Dirk Skreber loved painting scenes of car wreckages and accidents. When this didn’t appease his muse, he graduated to the real thing. So how do you re-enact an accident? Well for one, you have to get the car wrapped around a post first.
This type of art, if you would call it that, is a bit too risky for our taste and not to mention wasteful.
It seems as if the new trend these days is to wrap your Hyundai Coupe or Mitsubishi Eclipse around a post. You will probably never see a German car caught up in this piece of art though.
12 Beetle Sphere by Ichwan Noor
Artists tend to do some pretty insane things and don’t really think about the consequences of their actions. In this case, Ichwan Noor could have risked the wrath of Volkswagen with his design of the beetle sphere. What Noor did was compress a 1953 Beetle in our favorite color (yellow) into a sphere. There are several questions we have to ask him. Why would you compress a car that could be a collectible item? We also want to know if the car is worth more now, compressed, compared to when it was whole. Luckily, we can still see the VW badge on the wheel.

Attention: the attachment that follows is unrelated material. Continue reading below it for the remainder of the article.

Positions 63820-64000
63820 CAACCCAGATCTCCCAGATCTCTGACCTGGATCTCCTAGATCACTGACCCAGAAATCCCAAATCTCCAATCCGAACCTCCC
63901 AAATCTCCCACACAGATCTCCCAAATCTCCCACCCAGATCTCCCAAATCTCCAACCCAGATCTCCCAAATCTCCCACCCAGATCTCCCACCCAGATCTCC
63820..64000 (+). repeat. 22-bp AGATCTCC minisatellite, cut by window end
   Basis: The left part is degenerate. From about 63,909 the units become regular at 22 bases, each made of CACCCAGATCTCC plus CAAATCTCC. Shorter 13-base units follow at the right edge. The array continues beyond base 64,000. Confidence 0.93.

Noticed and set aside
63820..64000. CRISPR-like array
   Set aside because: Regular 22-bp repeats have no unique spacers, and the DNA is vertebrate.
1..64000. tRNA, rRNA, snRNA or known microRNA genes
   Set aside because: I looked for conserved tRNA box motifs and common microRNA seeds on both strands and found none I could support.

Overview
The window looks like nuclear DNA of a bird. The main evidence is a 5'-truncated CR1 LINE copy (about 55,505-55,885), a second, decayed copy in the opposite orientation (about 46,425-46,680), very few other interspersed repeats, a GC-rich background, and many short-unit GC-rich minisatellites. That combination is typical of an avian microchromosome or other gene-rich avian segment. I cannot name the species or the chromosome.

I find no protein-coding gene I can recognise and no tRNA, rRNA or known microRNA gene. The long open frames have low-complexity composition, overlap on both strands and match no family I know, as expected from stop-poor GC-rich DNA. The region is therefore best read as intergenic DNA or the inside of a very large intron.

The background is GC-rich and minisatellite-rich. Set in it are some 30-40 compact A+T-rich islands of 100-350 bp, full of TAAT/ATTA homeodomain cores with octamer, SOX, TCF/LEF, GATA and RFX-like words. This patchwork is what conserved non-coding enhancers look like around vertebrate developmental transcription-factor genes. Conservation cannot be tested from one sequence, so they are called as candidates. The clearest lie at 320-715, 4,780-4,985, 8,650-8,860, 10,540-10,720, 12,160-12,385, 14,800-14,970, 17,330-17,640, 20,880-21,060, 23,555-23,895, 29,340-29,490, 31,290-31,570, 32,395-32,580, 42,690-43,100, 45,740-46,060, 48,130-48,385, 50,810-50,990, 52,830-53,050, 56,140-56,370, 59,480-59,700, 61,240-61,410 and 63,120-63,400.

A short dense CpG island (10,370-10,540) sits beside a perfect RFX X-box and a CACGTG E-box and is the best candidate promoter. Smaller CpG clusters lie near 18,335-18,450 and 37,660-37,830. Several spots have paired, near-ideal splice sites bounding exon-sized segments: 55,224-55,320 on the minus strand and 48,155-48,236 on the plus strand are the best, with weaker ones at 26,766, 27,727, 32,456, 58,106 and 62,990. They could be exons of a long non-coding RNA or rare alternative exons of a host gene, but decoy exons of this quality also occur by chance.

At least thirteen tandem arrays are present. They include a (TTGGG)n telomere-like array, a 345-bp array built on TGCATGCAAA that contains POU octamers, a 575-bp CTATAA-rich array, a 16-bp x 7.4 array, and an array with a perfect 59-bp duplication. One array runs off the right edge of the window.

11 Andy Saunders' Picasso Citroën 2CV (2007)
When a car is inspired by one of the greatest artists of all time, it is going to be outrageous. The Picasso Citroen was inspired by British custom car creator Andy Saunders. This car is the epitome of art because it is asymmetric and the placements of key parts are pretty cool. It is probably not a car that we would want to get into because the doors look all mangled, and the color of the car is a bit mismatched. However, it is a piece of art that will see asphalt. If you’re adventurous enough to get in, after numerous attempts to open the door, the car runs at 65 mph.
10 Cheshire Cat from "Alice in Wonderland